The Pentagon says testing on an Air Force hypersonic weapon is ready to move into the next phase after a second successful launch this week off the coast of California.
The development of a hypersonic weapon has been a priority for the Pentagon in a race with Russia and China, which are believed to be ahead in the development of a new generation of super-fast missiles which threaten to overwhelm current missile defense systems. Past test results of a U.S. hypersonic weapon have been mixed, however.
A successful test of a ground-based hypersonic weapon system took place at White Sands Missile Range in New Mexico, officials with the Defense Advanced Research Projects Agency (DARPA) said Wednesday. The AGM-183A weapon system reached hypersonic speeds — more than five times the speed of sound — after it was launched from a B-52 bomber, officials said.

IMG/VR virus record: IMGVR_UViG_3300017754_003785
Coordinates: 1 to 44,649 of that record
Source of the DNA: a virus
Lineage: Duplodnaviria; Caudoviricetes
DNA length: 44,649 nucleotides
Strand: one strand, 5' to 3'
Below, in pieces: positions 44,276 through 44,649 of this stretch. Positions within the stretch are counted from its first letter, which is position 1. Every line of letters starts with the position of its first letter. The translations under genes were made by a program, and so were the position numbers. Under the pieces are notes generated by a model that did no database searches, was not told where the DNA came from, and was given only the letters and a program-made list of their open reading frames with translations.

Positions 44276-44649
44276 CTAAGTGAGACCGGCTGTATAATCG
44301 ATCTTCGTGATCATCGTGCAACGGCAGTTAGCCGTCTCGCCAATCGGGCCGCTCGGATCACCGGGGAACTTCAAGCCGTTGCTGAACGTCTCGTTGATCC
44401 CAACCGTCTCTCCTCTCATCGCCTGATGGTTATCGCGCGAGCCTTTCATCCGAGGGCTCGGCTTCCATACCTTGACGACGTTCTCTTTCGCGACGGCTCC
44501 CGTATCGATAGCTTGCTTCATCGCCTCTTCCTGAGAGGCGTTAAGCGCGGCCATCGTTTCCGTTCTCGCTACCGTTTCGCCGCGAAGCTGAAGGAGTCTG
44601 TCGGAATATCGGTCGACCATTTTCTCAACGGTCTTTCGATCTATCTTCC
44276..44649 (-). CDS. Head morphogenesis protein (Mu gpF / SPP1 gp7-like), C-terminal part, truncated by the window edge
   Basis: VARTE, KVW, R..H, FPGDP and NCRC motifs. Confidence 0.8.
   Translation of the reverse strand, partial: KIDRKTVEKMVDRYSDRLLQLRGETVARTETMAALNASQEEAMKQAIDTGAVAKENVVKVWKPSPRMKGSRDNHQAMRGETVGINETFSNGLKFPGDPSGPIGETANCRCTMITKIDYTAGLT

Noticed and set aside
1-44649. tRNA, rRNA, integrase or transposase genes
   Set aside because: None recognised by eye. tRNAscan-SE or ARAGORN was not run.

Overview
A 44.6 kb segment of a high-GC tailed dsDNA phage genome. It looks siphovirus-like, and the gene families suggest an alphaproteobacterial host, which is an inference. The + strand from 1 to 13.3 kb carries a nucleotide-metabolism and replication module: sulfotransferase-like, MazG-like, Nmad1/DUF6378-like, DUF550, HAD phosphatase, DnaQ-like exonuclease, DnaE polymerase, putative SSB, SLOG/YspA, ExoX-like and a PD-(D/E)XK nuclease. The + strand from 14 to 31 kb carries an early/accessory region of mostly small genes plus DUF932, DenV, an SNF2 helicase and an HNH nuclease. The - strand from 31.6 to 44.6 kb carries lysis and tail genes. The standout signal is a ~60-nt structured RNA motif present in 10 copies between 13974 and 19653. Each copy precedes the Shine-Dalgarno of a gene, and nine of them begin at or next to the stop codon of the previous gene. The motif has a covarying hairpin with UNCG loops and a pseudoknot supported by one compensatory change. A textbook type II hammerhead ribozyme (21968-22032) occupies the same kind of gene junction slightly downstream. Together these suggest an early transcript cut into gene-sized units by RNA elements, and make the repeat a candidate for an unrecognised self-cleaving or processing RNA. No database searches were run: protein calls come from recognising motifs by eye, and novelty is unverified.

“This was another important milestone for the Air Force’s first air-launched hypersonic weapon. The test successfully demonstrated booster performance expanding the operational envelope,” said Air Force Brig. Gen. Heath Collins, program executive officer of the service’s Armament Directorate.
The successful flight marks the end of the booster test series and means the service will move forward to the next round of testing later in the year, Air Force officials said.
DARPA’s Operational Fires (OpFires) system achieved the first-ever use of a standard military logistics truck as a medium-range missile launcher. The test also used an Army artillery fire control system already in the military inventory to initiate the test mission, officials said.
It would eliminate the need for a launcher system built specifically for a ground-based hypersonic weapon, officials with DARPA said.